New Jersey received critical acclaim for its response to hunger during the pandemic. Here’s what we know about our performance: The future, and our policy leaders, especially Governor Murphy himself, must prove they are dedicated to fixing a very complex system.
All of this is detailed in a special report from Food. The Center for Research and Action (FRAC), the national institution that studies poverty-related hunger, has partnered with Robert Wood Johnson to form an All-Star Advisory Workgroup, a food policy initiative wise for New Jersey to consider. made dozens of recommendations for
And the report is a reminder that we are running out of time. Because food insecurity (a.k.a. a second pandemic) will only get worse if there is inflation, a collapse of his supply chain, and government apathy.
Let’s start with math. At the height of the pandemic, more than 285,000 households lacked access to affordable food and were hit hardest by race and ethnicity. In 2021, 14% of black New Jersey households and 18% of Latino households said they didn’t have enough food, compared to 5% of white households. .
The FRAC panel had a long list of policy solutions, but none of them affect access to food in the state, including federal programs, state governments, farms, wholesale/retail markets, food banks, nonprofits, schools, and transportation. It was emphasized that perhaps our greatest need was a single cabinet-level nominee to coordinate these programs – given the predominance of departments that give rice field.
Everyone seems to agree, including Governor Murphy. He even signed a law establishing the Food Insecurity Advocate, which he dates back to October 4th.
Seven months later, there’s still no food tour, and Murphy’s office won’t explain why. A spokeswoman for Craig Coughlin, point man for most food initiatives in our state, said the Speaker of Congress was “at the top of the administration about filling the position. It showed that we were getting closer.”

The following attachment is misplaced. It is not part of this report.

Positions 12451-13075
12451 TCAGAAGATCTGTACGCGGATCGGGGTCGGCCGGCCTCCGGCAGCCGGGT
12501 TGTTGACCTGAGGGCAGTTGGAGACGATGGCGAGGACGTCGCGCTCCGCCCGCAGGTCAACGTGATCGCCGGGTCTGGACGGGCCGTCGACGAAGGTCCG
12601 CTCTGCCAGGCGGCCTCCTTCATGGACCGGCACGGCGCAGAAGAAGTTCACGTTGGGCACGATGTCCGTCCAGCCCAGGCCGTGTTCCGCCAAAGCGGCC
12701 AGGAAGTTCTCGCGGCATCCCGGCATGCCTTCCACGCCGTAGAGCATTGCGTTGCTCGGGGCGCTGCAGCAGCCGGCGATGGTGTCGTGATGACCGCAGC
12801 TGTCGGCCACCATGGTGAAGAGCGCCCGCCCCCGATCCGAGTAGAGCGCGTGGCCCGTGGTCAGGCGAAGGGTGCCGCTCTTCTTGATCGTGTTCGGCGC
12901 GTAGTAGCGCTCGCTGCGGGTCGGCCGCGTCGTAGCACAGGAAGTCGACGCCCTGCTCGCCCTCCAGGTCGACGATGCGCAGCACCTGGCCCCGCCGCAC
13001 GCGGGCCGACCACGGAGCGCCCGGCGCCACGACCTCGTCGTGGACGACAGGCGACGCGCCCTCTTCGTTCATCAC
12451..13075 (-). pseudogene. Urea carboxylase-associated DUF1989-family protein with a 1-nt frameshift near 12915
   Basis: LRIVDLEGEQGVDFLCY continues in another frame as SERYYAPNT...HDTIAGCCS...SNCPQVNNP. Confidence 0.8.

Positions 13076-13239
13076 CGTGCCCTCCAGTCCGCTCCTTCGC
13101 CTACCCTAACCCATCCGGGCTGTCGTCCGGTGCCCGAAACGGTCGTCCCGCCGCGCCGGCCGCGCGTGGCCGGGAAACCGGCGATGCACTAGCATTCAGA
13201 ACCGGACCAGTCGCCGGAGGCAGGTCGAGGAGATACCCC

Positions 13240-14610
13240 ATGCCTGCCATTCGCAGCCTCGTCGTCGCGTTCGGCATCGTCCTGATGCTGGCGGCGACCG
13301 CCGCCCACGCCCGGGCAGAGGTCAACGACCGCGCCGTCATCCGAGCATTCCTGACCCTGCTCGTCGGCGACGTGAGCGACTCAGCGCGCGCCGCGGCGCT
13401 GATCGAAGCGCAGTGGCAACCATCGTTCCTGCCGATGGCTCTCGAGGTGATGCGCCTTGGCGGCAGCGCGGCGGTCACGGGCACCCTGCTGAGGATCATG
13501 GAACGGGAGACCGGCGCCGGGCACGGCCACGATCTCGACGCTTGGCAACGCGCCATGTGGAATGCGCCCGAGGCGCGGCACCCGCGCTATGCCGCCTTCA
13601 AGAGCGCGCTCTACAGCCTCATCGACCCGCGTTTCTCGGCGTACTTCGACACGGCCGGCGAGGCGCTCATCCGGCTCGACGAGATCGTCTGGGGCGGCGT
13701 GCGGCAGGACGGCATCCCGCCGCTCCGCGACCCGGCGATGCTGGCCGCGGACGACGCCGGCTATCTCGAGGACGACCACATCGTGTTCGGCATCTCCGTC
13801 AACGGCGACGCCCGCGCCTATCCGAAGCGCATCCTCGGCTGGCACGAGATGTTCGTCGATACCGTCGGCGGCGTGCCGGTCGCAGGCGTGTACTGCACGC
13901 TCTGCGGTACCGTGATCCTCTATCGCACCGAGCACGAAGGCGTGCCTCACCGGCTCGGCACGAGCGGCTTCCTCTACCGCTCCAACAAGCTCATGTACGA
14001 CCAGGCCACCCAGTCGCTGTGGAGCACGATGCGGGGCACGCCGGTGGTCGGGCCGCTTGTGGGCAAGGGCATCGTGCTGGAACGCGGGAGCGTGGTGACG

If it took Murphy over three years to fill out the NJ Transit bulletin board, you’d believe it.
Our program is managed by different departments and it takes huge brains to navigate this acronym world, so the appointment of a food advocate is important. The welfare department administers SNAP or food stamps. The Ministry of Health is in charge of her WIC (SNAP for Women Infants and Children). The Departments of Agriculture and Department of Education operate the USDA’s school feeding program. EDA also awards grants to Sustain and Serve, a program that maintains restaurants and distributes free meals to the poor.
Lisa Pitz, assistant director of Hunger Free New Jersey, explained that while these agencies operate in silos, they are feeding the same people, so there are more efficient ways to coordinate services. doing. Food Insecurity Advocate will.
“We need a centralized system where people can sign up for all these services as a ‘flawless door’ concept so that people can connect to all the programs they are eligible for,” said Pitts. . “But someone has to take responsibility for creating a multi-service portal and coordinating these services.”
“Food advocates can help implement the recommendations in the report. They can actually put them into action,” said Geraldine Henchy, FRAC Director of Nutrition and senior member of the project staff. Agreed. “And New Jersey could show other states how it’s done.”
And as Murphy steps into the appointment, the FRAC report cites coverage gaps. Two numbers stood out. Only his 81% of eligible New Jerseyers attended SNAP in 2018 (ranked 28th nationally), and only his 58% of eligible people attended WIC in 2019 (ranked 21st nationally). ).
Especially now the state faces an imminent crisis with food stamps. Federal re-registration requirements were waived during the pandemic, but county social services recently began informing people that re-evaluation is required to maintain SNAP benefits (usually by mail). Despite the best efforts of organizations such as Legal Services, the response has not been exactly robust.
“Maybe some people aren’t following up because they’re used to not doing it in two years, and some people have outdated contact information,” says Pitz. “But too many have not recertified and their cases are closed.”
Hunger Free NJ predicts food insecurity will spike in late summer as it estimates that the elderly and disabled will be hit hardest, with an average monthly benefit loss of $82 per person. . When you factor in supply chain issues, ballooning costs, and dwindling support, the burden of food banks is overwhelming for being our essential heroes.
“New Jersey will face the Hunger Cliff like any other state,” warned Henchy. “There is no time to lose.”
We can all agree that it’s a shame to have so many starving people in such a wealthy state, but Trenton keeps his eyes off the ball, so it can’t be.
Calling the FRAC report “the foundation for the next step,” Coughlin promises to dig deeper. The administration said it was considering the report. Time out. Any further delay is dangerous and unacceptable.
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